As was pointed out in Holomshek v. Unemployment Compensation Board of Review, 39 Pa. Commonwealth Ct. 503, 395 A.2d 708 (1979), the employer has the burden of proving the existence of a rule and the fact of its violation, but an employee, if attempting to justify a violation, has the burden of establishing good cause under the doctrine of Frumento v. Unemployment Compensation Board of Review, 466 Pa. 81, 351 A.2d 631 (1976).

There is no question but that the employer here met the burden of proving the existence of the rule, as admitted by the claimant, and its reasonableness has not been contested.

Because the Board found against claimant, who had the burden of proof on the matter of good cause for the violation, our scope of review on that point is to determine whether the Board capriciously disregarded competent evidence. Unemployment Compensation Board of Review v. Atlantic Richfield Co., 22 Pa. Commonwealth Ct. 511, 349 A.2d 496 (1975); Lebanon County Board of Assistance v. Unemployment Compensation Board of Review, 16 Pa. Commonwealth Ct. 558, 332 A.2d 888 (1975). We have defined capricious disregard of evidence as a willful and deliberate disregard of competent testimony and relevant evidence which one of ordinary intelligence could not possibly have avoided in reaching the result. Unemployment Compensation Board of Review v. Atlantic Richfield Co., supra; Aluminum Company of America v. Theis, 11 Pa. Commonwealth Ct. 587, 314 A.2d 893 (1974).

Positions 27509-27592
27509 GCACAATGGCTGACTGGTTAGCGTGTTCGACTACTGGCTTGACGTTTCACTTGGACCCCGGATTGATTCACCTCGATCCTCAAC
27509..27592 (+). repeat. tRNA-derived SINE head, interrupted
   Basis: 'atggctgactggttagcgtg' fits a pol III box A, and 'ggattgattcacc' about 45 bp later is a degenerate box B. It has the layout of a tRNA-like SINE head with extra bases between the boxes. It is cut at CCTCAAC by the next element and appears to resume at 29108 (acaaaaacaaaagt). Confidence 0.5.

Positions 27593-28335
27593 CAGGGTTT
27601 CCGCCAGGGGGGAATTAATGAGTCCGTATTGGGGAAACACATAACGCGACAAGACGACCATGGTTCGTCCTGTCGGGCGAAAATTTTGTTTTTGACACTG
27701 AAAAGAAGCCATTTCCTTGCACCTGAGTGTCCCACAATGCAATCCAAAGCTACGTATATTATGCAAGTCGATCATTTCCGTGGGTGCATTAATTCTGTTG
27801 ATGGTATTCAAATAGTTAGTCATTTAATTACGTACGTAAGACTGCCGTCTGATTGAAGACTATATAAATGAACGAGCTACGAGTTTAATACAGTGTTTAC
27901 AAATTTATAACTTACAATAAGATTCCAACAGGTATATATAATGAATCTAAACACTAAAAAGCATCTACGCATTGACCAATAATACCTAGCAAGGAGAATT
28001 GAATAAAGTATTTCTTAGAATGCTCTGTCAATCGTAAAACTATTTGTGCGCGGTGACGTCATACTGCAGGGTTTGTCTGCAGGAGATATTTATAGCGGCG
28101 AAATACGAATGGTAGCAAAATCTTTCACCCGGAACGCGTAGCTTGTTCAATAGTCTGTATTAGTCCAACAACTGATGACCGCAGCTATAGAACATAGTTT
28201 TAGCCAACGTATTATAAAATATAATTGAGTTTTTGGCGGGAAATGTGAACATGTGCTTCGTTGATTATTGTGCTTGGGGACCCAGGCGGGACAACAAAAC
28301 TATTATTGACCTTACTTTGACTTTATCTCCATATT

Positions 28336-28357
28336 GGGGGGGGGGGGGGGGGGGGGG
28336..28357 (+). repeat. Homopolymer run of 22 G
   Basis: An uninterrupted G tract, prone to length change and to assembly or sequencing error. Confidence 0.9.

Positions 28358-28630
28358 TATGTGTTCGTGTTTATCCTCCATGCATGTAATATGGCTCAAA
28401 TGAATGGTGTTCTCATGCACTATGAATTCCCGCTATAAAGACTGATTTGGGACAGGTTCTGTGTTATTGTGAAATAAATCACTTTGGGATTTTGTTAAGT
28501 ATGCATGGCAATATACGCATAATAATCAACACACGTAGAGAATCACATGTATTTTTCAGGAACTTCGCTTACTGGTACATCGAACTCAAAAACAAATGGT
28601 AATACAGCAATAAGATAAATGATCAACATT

Claimant's basis for his position that he had good cause to depart from the rule was that he was given special approval by a superior official, the Director of Personnel, to do exactly what he volunteered to do -- have duplicates made for his superiors.

Hence, one question is whether or not the Board capriciously disregarded competent evidence establishing

[ 44 Pa. Commw. Page 246]

    that position. There is also a question as to whether or not supplying duplicate keys to superiors constitutes the misappropriation of property, so as to amount to willful misconduct.

It is significant to note that the fact of special approval not only stands upon claimant's uncontradicted testimony (the personnel director did not testify), but was also bolstered by the testimony of the assistant personnel director corroborating that claimant carried out those instructions in exactly the way he claims they were given.

The assistant personnel director, testifying as the employer's representative, described claimant Stevens' disposition of the duplicate keys, which he had procured, as follows:

EMPL. REP.: Mr. Stevens had one key in an envelope addressed to Mr. Paul Ward, I have both copies of these envelopes, and their contents.

EMPL. REP.: The first envelope was addressed to Mr. Paul Ward, Housekeeping Supervisor, (inaudible) Mr. Ward handed this key to Mr. Juliana, his Supervisor, and it was forwarded to the Personnel Office.